their religion is the reason they didn't bake the couple's cake. >> he believes in god, and he full heartedly does it not believe in same-sex marriage. he shouldn't have to bake a cake for. that he should be able to freely deny them without all this backlash. >> reporter: despite the protest outside, sweet cakes was open for business. supportive customers lined up out the door. >> i appreciate the fact that they're standing up for what they believe in. i want to show them support since demonstrators are not showing support. >> reporter: the owners say the backlash has been harsh but they are standing by their decision. >> it's good to know even though everybody seems to think that portland and the surrounding area is so liberal that there really is some conservative christians out there that want to get their voices heard. >> still ahead, controversy ahead of two confirmations as some lawmakers are demanding answers from president obama's picks for cia director and defense secretary regarding the attack in benghazi, libya. >>> plus, we are two days away from president obama's state of the uni
's an election, consisting of the cardinals, the religion, will meet in rome to decide on a new pope. that will happen before the end of march. again, there had been reports in the past couple of months that his health had been failing, that he had difficulty reading text, and he had in the past suggested if popes had problem in office with their health, that, in fact, that they should step down. he followed his own message. in fact, he will be stepping down less than eight years into his papacy. to show how historic this is, guys, the last time this happened was 600 years ago. that happened to be pope gregory in the year 1415. we just heard a press conference from vatican officials in the past ten minutes or so and they looked surprised. they said they got this information this morning. so secrecy is the name of the game in the vatican. benedict is his name. he is a german. he was a strong conservative. they called him the enforcer in the church prior to becoming a pope. the pope's rotweiler, referring to a dog, that's how he was referred to as well. the choice of ratzinger as pope
growi ining in the third world, africa and asia, and it's becoming a different religion. it may become a religion even more than it was in the history of the religion of the poor. >> that's the root of the faith. >> but also a more conservative faith in many ways also. you've got another great story in here, the most expensive weapon ever built. and this is a great story for all those who are carping about how a few cuts in the defense department with the sequester is going to savage america's national defense structure. it just simply is not. this story is a great example of just how forward thinking ike was when he warned of the growing industrial military complex. it is described in this piece. >> right. and the irony, of course, is that the f-35, which will be the most expensive weapon system ever built, was conceived as a fighter for all three services. remember, each of the different services would have their own warplanes. but what has happened, it's become a kind of -- like a camel is is a horse designed by committee, it's a jet that has all kinds of different things that in ma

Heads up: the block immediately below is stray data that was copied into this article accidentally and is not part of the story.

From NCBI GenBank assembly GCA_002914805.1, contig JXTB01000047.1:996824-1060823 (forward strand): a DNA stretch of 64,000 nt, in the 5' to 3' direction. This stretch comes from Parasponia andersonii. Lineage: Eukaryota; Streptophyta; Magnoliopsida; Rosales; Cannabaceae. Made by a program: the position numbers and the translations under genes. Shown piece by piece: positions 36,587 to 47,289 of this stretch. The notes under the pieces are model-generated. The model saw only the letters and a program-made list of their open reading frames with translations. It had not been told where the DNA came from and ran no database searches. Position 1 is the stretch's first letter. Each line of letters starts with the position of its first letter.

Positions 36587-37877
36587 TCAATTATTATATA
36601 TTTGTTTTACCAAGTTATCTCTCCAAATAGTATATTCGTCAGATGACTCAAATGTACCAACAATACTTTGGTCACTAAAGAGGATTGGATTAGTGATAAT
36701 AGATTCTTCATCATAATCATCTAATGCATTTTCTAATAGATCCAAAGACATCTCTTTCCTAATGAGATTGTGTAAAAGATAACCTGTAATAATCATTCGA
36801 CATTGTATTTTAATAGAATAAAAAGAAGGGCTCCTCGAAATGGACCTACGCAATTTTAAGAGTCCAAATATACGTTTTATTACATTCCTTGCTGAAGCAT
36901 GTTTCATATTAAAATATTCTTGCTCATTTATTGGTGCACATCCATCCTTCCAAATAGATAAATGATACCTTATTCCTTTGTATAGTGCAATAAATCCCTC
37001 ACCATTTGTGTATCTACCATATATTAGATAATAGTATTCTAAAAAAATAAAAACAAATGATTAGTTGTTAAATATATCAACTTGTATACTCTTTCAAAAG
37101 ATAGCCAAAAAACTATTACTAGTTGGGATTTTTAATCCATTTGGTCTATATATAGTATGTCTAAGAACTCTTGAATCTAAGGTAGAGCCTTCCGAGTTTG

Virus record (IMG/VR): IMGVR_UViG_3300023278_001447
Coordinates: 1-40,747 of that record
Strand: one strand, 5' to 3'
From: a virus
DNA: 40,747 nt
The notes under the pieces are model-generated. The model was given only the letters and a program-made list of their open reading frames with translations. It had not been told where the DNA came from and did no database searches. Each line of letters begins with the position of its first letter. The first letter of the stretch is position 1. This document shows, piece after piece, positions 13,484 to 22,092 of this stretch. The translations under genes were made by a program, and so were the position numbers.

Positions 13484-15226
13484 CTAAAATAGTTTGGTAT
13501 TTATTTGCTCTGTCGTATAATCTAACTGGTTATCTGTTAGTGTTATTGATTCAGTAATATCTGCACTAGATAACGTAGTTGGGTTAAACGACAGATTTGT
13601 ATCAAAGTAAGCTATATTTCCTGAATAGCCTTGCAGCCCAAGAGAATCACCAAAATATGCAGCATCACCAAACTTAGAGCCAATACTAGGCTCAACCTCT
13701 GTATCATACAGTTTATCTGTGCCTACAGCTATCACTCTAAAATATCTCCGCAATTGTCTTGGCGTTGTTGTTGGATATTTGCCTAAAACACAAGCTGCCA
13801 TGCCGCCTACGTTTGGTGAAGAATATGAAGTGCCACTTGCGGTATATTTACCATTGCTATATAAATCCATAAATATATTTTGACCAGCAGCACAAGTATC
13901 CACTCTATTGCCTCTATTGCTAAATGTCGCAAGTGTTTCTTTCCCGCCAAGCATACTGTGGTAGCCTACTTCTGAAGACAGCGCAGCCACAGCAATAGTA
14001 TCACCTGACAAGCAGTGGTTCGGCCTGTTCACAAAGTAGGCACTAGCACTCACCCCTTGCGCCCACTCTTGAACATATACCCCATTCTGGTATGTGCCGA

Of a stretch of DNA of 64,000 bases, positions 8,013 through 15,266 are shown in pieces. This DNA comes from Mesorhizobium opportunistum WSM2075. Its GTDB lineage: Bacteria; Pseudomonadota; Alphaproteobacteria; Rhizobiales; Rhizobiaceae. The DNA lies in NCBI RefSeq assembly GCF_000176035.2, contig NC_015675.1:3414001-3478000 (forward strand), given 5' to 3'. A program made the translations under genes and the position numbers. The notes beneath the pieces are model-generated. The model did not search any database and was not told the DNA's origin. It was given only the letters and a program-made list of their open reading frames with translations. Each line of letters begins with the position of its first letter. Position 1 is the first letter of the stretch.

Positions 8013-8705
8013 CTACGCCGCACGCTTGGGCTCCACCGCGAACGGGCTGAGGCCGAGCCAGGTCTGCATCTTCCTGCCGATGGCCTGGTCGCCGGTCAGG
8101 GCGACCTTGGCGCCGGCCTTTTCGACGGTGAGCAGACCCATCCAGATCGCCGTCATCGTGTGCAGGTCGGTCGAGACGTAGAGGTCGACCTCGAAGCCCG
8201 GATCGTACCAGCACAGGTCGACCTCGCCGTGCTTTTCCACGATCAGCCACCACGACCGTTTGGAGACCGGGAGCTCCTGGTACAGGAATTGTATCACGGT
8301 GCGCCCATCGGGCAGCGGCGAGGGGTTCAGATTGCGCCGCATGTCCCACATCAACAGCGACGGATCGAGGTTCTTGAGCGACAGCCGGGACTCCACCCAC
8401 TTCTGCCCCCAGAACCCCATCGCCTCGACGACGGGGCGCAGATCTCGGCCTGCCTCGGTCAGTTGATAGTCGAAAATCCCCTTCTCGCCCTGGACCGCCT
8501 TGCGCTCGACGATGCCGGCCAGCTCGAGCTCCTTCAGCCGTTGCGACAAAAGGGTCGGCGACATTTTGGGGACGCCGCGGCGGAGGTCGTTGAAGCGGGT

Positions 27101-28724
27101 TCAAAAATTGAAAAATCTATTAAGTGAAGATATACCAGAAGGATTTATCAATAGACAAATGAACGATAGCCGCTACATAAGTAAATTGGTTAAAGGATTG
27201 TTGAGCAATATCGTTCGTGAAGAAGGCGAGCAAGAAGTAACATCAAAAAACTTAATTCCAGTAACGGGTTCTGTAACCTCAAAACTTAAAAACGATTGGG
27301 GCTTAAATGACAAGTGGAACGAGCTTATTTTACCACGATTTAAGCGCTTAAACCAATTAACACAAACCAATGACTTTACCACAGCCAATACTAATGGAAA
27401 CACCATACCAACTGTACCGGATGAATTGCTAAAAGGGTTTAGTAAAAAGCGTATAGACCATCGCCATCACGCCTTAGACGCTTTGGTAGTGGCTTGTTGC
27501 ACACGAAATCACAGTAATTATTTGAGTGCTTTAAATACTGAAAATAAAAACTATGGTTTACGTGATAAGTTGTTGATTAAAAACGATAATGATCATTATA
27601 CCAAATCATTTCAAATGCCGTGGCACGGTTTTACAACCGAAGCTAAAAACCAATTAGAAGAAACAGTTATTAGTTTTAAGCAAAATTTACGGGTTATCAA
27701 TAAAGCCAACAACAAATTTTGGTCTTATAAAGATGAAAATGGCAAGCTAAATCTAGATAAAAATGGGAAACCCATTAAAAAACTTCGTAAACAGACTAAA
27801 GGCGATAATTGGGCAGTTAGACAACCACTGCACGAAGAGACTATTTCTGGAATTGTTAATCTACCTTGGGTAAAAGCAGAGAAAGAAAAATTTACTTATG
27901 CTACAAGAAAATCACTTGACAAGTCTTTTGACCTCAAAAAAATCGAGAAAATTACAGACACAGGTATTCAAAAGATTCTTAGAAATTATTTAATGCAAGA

, religion, sex, national origin, disability, age, that sort of thing. the fair labor standards act also requires that it be posted the minimum wage is $7.50 an hour, most people are aware of the laws. if i ask the average person, including students that come to my class, what are your rights under the national labor act, they don't have a clue. most don't know what a union is. workers have no idea what their rights are. one of the most controversial things the labor board has done finally they proposed a new rule that would require employers to post a notice, a large, one-page notice, that would define your basic rights thunder enational labor relations act just as we have for civil rights laws and the wage and hour laws. that's being challenge the one issue -- host: who is -- guest: employers are challenging that. the biggest publicity that's been generated didn't involve a board decision. they was boeing case, boeing decided to open a new manufacturing plant in south carolina. most of their work has historically been done in the seattle, washington, area and they've had a lot of work